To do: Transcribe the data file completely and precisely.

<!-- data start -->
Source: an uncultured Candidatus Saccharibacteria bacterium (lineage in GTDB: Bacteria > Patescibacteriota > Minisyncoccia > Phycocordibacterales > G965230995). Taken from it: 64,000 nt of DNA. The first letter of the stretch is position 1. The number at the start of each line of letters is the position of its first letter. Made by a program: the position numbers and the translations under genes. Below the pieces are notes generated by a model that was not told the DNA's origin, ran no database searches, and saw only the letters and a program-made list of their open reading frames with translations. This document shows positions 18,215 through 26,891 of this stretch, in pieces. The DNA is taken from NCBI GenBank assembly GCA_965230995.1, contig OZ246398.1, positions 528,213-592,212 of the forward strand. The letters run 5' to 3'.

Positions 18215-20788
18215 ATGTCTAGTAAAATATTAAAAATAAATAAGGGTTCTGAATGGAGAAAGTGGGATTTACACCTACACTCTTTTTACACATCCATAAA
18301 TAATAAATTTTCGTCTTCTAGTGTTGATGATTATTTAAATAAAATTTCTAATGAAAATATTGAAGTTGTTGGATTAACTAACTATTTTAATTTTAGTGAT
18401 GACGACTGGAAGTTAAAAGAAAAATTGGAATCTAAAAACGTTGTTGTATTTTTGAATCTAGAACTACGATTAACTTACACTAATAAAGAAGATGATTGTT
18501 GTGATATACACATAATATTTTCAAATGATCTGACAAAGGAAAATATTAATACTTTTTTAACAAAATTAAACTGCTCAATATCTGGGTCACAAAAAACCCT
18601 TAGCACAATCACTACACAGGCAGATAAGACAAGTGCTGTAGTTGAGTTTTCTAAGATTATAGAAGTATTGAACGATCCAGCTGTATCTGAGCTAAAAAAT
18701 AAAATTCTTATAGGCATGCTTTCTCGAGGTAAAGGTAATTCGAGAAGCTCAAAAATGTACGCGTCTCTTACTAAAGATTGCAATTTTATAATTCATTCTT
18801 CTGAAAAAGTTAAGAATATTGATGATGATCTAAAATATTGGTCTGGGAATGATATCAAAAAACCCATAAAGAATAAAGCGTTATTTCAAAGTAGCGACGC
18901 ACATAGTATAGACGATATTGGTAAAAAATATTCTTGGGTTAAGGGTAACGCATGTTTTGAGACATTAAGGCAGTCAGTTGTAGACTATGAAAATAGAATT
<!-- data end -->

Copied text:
Source: an uncultured Candidatus Saccharibacteria bacterium (lineage in GTDB: Bacteria > Patescibacteriota > Minisyncoccia > Phycocordibacterales > G965230995). Taken from it: 64,000 nt of DNA. The first letter of the stretch is position 1. The number at the start of each line of letters is the position of its first letter. Made by a program: the position numbers and the translations under genes. Below the pieces are notes generated by a model that was not told the DNA's origin, ran no database searches, and saw only the letters and a program-made list of their open reading frames with translations. This document shows positions 18,215 through 26,891 of this stretch, in pieces. The DNA is taken from NCBI GenBank assembly GCA_965230995.1, contig OZ246398.1, positions 528,213-592,212 of the forward strand. The letters run 5' to 3'.

Positions 18215-20788
18215 ATGTCTAGTAAAATATTAAAAATAAATAAGGGTTCTGAATGGAGAAAGTGGGATTTACACCTACACTCTTTTTACACATCCATAAA
18301 TAATAAATTTTCGTCTTCTAGTGTTGATGATTATTTAAATAAAATTTCTAATGAAAATATTGAAGTTGTTGGATTAACTAACTATTTTAATTTTAGTGAT
18401 GACGACTGGAAGTTAAAAGAAAAATTGGAATCTAAAAACGTTGTTGTATTTTTGAATCTAGAACTACGATTAACTTACACTAATAAAGAAGATGATTGTT
18501 GTGATATACACATAATATTTTCAAATGATCTGACAAAGGAAAATATTAATACTTTTTTAACAAAATTAAACTGCTCAATATCTGGGTCACAAAAAACCCT
18601 TAGCACAATCACTACACAGGCAGATAAGACAAGTGCTGTAGTTGAGTTTTCTAAGATTATAGAAGTATTGAACGATCCAGCTGTATCTGAGCTAAAAAAT
18701 AAAATTCTTATAGGCATGCTTTCTCGAGGTAAAGGTAATTCGAGAAGCTCAAAAATGTACGCGTCTCTTACTAAAGATTGCAATTTTATAATTCATTCTT
18801 CTGAAAAAGTTAAGAATATTGATGATGATCTAAAATATTGGTCTGGGAATGATATCAAAAAACCCATAAAGAATAAAGCGTTATTTCAAAGTAGCGACGC
18901 ACATAGTATAGACGATATTGGTAAAAAATATTCTTGGGTTAAGGGTAACGCATGTTTTGAGACATTAAGGCAGTCAGTTGTAGACTATGAAAATAGAATT